Wednesday, January 6, 2010

Benedict Arnold: Tragic Hero

Much has been written about Benedict Arnold over the years, and recently movies. Mostly they had been unflattering, so much so, that “Benedict Arnold” is synonymous with treachery and betrayal, much as “Judas Iscariot” was to the generations before Arnold’s plan to surrender West Point during the American Revolution.

With revisionist trends in history which seem to tear down our heroes in the pursuit of “truth” the investigation into Arnold’s actions do not justify them, but explains and offers a more balanced view. After two hundred and more years after his death a more complete Benedict Arnold emerges, one that was a hero, a tragic hero that on the outset, loved and fought fiercely for his country.

Born in 1741 to what would be considered well to do family, the family fortunes changed rapidly over the years, with poor business practices, his father’s drinking, and eventually the passing of both parents. The reversal of fortunes over time left Arnold with his own drive for personal wealth and financial security. He had apprenticed as an apothecary to a family member, taking time away from the business to fight in the French and Indian War. Eventually he purchased wares in Europe and opened his own shop in New Haven.

With the Crown restricting trade and increasing taxation Arnold earned extra income through smuggling. This would foreshadow the practices he would be accused of during the revolution.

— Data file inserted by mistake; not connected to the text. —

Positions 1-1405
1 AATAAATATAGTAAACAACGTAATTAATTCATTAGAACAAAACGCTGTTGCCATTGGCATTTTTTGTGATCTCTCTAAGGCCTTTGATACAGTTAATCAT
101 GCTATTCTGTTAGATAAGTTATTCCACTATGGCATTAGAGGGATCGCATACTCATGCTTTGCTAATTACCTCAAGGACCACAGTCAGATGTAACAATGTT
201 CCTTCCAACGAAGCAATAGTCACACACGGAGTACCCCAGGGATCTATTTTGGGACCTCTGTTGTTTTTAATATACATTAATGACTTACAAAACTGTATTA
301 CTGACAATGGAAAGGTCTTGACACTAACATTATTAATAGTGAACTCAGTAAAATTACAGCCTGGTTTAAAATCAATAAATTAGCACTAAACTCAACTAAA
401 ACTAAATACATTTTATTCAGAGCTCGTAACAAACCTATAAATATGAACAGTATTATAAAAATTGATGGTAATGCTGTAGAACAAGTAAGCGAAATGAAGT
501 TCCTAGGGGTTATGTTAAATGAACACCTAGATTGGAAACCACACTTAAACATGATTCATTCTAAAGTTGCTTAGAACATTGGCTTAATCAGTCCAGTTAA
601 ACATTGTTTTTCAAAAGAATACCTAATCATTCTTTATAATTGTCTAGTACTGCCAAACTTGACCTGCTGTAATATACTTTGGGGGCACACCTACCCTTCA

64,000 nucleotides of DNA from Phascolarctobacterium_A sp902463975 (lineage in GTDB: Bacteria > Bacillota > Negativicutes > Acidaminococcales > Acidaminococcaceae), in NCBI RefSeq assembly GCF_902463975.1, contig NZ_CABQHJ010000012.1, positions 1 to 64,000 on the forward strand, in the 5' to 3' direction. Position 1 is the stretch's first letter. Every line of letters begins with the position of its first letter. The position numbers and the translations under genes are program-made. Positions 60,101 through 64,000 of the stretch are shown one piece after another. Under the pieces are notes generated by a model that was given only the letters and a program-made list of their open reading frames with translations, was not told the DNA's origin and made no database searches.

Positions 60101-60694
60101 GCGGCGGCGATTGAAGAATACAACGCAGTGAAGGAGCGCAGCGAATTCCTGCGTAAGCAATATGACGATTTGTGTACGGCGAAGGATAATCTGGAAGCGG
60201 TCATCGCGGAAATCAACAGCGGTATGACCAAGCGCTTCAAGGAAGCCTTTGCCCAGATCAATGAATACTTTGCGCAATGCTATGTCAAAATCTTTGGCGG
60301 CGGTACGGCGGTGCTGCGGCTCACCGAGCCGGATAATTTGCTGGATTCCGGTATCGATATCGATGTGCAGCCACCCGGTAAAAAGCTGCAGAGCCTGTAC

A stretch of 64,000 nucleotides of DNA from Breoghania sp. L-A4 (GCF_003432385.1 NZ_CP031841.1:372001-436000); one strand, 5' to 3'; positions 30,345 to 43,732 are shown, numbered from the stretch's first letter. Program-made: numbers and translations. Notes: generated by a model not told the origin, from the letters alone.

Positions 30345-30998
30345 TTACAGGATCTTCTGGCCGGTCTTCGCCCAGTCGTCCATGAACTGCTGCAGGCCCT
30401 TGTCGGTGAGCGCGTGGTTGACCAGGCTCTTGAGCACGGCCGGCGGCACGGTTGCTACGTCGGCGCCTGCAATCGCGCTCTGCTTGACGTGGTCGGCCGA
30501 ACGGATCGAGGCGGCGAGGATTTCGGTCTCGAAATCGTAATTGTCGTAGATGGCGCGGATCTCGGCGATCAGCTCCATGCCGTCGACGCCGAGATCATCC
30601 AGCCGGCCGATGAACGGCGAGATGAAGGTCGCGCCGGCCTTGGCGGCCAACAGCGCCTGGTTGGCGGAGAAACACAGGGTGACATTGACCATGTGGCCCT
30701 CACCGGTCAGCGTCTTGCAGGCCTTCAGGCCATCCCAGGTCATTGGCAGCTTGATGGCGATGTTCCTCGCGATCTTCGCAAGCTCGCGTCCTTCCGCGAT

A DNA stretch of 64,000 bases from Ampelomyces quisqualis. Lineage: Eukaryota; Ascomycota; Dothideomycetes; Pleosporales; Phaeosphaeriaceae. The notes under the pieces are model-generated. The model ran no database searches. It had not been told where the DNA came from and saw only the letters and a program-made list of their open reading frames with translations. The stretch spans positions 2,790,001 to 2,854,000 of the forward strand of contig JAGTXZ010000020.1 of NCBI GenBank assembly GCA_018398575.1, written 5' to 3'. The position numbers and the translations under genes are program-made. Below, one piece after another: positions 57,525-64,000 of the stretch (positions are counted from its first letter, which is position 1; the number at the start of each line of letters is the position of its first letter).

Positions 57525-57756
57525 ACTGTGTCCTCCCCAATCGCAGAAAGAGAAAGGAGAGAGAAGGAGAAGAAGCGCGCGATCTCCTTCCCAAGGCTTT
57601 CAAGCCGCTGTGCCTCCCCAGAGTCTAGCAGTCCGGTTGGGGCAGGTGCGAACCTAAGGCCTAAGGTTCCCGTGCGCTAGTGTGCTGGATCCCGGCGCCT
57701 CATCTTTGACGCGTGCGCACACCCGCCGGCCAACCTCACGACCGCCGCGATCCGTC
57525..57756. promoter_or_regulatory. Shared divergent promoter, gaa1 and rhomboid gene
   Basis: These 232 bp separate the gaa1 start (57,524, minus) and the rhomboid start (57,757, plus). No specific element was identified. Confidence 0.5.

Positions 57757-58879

He entered the fight for independence as a captain when he heard of the battles of Lexington and Concord. Eager for battle, he proposed an attack on Fort Ticonderoga. On his march he encountered Ethan Allen and his Green Mountain Boys, a group of rough, free booting rangers. As a commissioned soldier Arnold felt Allen should be subordinate to him, but had no way to enforce it, the rangers simply went about as they liked including celebrating the taking of the fort with the British stock of rum.

During the invasion of Canada Arnold showed his determination as well as his temper, especially when feeling slighted. He and Ethan Allen once more could not work well together, but they cobbled together a navy of small gun boats to challenge the British on Lake Champlain, these were to be the first naval engagement between the rebels and the Crown.

During this fighting, Colonel Easton, serving under Arnold had returned to Massachusetts, diminishing Arnold's contributions, while trying to highlight his own. Eventually Arnold's temper would force him to challenge Easton to a duel, which the other refused. With the violence pending, Allen and Easton left and Arnold was ordered to serve under another commander. Arnold refused, resigning his commission and writing Congress over the affronts.